Lindsay Ell has spent the last three years working on her album heart theory, that drops tomorrow, August 14. Writing and creating through her own, personal grief, the country artist discovered her new body of work was a testament to human strength and perseverance through the seven stages of grief. “it was about halfway through writing this record when I realized you I’m writing these songs in order of how I’m going through this time in my life right now… it became sort of my diary,” Lindsay revealed on the HollywoodLife podcast.
“I wrote the record in this order so fans can slowly hear me unravel through each track and know that if they’re looking for support or empathy, hopefully I can give them that,” she continued. “This is my journey and this is my process. If they go through that in their own life, then this is sort of my roadmap.”
While the seven stages of grief can sounds incredibly daunting and sad, Lindsay promised that the 12 tracks of heart theory can be put in the category of “sad bangers.” “When you hear something like the seven stages of grief you’re like, ‘Wow, this sounds so heavy,’ but we wanted this record to feel good. I wanted it to make you want to dance in your kitchen or your car, wherever,” she said. “The lyrics are heavier in some songs, but there’s a groove that makes you want to dance and that’s what I’ve built the whole record on… I wanted the songs to feed good and for you to listen to whole album and at the end say, ‘That was enjoyable.'”
One of those songs was one of Lindsay’s most personal of her career, titled “make you,” in which she revealed her personal trauma as a two-time sexual assault survivor. “By writing the song and by coming out with my story, it helped normalize the shame I felt,” Lindsay explained. “It’s so undetermined how every survivor finds that level of healing, but I think the first step starts with talking about it, and telling people you trust, going to professionals and just getting it out. Then, you can truly do the work, dig in normalize that shame.”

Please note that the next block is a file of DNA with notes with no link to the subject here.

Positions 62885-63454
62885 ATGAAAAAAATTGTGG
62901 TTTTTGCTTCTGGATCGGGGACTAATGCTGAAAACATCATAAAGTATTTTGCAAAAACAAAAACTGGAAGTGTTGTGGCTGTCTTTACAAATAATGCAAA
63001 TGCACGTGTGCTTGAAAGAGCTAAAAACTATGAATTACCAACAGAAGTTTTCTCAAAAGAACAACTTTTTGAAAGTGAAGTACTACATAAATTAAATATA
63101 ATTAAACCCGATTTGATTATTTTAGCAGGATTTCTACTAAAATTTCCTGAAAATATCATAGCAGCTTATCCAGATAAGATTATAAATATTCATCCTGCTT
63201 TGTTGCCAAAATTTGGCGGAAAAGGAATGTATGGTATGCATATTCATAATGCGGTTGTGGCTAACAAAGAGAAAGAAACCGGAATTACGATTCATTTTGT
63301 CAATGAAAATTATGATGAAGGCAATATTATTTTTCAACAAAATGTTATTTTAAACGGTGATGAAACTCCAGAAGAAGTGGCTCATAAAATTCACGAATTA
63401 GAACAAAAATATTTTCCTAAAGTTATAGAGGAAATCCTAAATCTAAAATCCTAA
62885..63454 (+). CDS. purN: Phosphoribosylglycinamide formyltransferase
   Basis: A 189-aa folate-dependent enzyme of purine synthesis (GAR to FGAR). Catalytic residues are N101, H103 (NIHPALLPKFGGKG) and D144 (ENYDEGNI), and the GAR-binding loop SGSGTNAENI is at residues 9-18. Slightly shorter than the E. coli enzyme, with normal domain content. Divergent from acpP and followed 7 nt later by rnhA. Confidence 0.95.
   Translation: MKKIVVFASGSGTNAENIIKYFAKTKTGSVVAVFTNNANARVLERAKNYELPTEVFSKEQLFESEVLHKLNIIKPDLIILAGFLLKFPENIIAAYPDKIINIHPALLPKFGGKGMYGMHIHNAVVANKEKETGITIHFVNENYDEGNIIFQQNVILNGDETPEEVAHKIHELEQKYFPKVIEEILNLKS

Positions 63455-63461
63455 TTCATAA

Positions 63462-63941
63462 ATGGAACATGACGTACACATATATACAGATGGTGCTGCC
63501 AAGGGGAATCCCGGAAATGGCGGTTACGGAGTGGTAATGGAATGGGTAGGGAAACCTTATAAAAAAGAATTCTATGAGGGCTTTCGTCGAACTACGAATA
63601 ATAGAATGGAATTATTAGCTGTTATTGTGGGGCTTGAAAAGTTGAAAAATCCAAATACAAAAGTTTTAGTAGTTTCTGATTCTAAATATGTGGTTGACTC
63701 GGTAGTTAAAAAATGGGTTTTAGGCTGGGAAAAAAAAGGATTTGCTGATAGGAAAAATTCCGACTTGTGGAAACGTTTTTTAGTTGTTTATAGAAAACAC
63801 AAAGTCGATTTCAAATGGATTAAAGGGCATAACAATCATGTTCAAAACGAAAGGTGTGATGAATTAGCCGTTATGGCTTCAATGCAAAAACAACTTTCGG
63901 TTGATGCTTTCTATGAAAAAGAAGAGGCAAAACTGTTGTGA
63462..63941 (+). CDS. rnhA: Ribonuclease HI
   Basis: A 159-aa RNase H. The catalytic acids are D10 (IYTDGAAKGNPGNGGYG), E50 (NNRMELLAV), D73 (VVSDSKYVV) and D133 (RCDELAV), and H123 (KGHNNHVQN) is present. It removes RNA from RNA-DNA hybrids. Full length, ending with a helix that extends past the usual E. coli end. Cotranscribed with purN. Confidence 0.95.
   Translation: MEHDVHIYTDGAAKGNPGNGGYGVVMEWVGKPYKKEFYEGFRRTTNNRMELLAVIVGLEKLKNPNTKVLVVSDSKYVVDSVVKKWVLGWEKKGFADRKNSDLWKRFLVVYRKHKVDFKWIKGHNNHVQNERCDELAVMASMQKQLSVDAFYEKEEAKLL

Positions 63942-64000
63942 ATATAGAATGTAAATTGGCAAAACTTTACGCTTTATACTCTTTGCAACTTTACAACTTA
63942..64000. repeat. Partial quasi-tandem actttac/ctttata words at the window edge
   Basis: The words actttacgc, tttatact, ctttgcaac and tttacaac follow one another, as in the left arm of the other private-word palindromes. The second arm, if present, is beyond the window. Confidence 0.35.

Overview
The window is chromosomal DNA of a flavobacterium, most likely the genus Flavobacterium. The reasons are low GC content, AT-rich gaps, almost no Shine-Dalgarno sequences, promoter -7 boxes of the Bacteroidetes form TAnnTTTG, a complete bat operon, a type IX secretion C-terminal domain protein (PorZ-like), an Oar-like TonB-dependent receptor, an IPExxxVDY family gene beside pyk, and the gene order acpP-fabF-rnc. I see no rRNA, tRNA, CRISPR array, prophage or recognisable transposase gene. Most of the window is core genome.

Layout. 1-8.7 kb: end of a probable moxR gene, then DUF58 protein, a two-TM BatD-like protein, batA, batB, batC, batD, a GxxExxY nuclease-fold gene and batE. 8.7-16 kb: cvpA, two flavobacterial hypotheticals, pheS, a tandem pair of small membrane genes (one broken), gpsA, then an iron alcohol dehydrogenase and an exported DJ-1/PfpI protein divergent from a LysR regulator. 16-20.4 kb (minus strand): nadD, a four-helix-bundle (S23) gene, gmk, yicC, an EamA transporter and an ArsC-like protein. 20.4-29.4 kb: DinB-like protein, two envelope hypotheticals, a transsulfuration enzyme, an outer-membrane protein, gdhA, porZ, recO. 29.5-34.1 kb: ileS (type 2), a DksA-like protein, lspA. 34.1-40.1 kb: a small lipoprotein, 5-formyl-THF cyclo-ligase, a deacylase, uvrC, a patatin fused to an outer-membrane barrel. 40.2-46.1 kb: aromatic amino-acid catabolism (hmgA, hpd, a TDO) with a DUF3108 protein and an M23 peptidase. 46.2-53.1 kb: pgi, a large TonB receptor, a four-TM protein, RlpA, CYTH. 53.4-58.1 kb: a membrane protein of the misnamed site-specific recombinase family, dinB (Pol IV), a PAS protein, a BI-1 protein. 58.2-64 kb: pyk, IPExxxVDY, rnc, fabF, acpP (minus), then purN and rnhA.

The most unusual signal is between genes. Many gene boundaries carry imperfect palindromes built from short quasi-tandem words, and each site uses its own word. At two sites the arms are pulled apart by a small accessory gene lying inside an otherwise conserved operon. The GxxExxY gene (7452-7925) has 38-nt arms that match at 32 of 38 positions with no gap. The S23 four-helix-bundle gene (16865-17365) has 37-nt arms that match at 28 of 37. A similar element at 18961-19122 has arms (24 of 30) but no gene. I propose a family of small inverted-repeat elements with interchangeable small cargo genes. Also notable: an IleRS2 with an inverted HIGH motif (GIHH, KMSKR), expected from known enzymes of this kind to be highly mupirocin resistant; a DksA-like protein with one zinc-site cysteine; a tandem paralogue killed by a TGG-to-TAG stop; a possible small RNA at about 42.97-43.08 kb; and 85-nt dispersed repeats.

The “Criminal” singer revealed that she was inspired to talk about her sexual assault experience after visiting an organization called Youth For Tomorrow, that provides a safe space for young victims of sex trafficking and rape. “I walked away from thinking, ‘If I don’t talk about my story right now, I’m holding back the opportunity to help other little girls like that, or help little boys like that,” she said.
With the release of “make you,” Lindsay also launched her own foundation called the Make You Movement, under the auspices of the Community Foundation of Middle Tennessee to support survivors of sexual assault and domestic abuse and assist at-risk youth. Proceeds Lindsay’s single were donated to the Rape, Abuse & Incest National Network (RAINN) through the Make You Movement. “If I can do anything in my power to help them heal even a little bit quicker, then I’ll know I’ll be doing good,” Lindsay told HL.
Listen to our full podcast interview with Lindsay Ell here. Make sure you download her new album, heart theory, available on all streaming services August 14.
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If you or someone you know has been a victim of sexual abuse, text “STRENGTH” to the Crisis Text Line at 741-741 to be connected to a certified crisis counselor.